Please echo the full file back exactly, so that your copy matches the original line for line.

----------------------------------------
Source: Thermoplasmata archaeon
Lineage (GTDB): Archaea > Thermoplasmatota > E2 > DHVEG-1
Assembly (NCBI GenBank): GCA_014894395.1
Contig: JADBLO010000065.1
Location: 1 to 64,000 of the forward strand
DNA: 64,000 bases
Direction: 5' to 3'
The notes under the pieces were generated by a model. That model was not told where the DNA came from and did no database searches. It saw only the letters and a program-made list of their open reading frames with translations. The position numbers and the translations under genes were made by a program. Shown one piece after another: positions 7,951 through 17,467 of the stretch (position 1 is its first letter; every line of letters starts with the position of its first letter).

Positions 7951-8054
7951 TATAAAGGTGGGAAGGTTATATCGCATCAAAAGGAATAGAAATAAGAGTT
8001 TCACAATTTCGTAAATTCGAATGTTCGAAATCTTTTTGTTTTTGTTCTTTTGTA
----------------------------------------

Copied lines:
Source: Thermoplasmata archaeon
Lineage (GTDB): Archaea > Thermoplasmatota > E2 > DHVEG-1
Assembly (NCBI GenBank): GCA_014894395.1
Contig: JADBLO010000065.1
Location: 1 to 64,000 of the forward strand
DNA: 64,000 bases
Direction: 5' to 3'
The notes under the pieces were generated by a model. That model was not told where the DNA came from and did no database searches. It saw only the letters and a program-made list of their open reading frames with translations. The position numbers and the translations under genes were made by a program. Shown one piece after another: positions 7,951 through 17,467 of the stretch (position 1 is its first letter; every line of letters starts with the position of its first letter).

Positions 7951-8054
7951 TATAAAGGTGGGAAGGTTATATCGCATCAAAAGGAATAGAAATAAGAGTT
8001 TCACAATTTCGTAAATTCGAATGTTCGAAATCTTTTTGTTTTTGTTCTTTTGTA